Disclosing HIV status

Stuff reports:

has revealed he is positive – and he’s paid millions of dollars to people who “extorted” money to keep his diagnosis a secret.

In a candid interview with NBC’s Today show, Sheen said he was diagnosed with HIV “roughly four years ago”.

This is perhaps the least surprising story of the decade, considering Sheen is reputed to have had over 5,000 sexual partners.

Asked if he had infected any of his sexual partners, the Hollywood actor said it was “impossible, impossible”, and that he had “always led with condoms and honesty when it came to my condition”.

Not impossible, and his partners say he is lying.

Last week, Britain’s The Sun reported that an A-lister, described as “a womaniser”, had known of his HIV-positive status for years.

While the newspaper didn’t name the actor, it reported he had previously dated movie and television stars, a glamour model and Hollywood personalities.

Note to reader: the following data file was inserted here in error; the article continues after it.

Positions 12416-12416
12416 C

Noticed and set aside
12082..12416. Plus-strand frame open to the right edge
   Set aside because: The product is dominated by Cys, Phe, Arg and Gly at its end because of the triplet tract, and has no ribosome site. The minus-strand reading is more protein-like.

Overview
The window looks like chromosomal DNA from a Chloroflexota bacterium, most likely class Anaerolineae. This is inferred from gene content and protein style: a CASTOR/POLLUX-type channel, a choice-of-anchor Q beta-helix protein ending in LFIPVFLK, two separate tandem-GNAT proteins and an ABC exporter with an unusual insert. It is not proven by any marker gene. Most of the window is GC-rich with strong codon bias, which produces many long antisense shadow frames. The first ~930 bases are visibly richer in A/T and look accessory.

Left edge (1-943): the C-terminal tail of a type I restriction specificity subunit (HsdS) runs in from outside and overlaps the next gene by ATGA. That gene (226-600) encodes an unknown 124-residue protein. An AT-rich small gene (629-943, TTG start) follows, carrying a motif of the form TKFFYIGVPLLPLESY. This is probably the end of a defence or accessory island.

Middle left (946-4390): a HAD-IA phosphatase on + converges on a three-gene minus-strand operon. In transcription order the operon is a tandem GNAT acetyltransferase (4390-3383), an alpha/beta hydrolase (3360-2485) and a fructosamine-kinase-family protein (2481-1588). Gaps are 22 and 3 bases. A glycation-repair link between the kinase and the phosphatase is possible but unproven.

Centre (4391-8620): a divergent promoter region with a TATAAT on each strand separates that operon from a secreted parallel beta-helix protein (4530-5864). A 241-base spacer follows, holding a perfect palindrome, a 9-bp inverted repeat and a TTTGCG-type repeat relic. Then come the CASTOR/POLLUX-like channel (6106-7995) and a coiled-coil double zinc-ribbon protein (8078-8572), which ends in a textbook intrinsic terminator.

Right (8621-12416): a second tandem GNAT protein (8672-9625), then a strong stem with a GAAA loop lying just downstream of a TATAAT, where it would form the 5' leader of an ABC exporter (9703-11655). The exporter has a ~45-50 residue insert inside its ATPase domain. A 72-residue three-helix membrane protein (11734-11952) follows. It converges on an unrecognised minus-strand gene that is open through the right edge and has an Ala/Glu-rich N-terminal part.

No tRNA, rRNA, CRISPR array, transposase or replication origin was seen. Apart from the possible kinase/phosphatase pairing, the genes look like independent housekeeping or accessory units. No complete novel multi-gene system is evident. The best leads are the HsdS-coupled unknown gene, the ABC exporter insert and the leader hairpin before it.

“The reality is that if he’s knowingly put women at risk then that’s disgusting and it’s only a matter of time before that becomes public,” a source told The Sun.

Another source said friends had encouraged the man to go public before he was named by media, but he was worried about the impact on his career.

The newspaper was slammed over its reporting, with British HIV charity the Terrence Higgins Trust saying it was “utterly wrong” to disclose an individual’s HIV status without their permission.

I’m not quite so sure.

Yes as a general rule. But should there be exceptions? If someone is refusing to tell partners and is having unprotected sex, then should it be revealed? I guess the alternative to revealing, is prosecution – and Sheen may end up facing charges.

While AIDS (if HIV develops into it) is no longer a death sentence, it is still wrong on every level to not tell anyone you sleep with if you are HIV+ – they deserve to make an informed decision.

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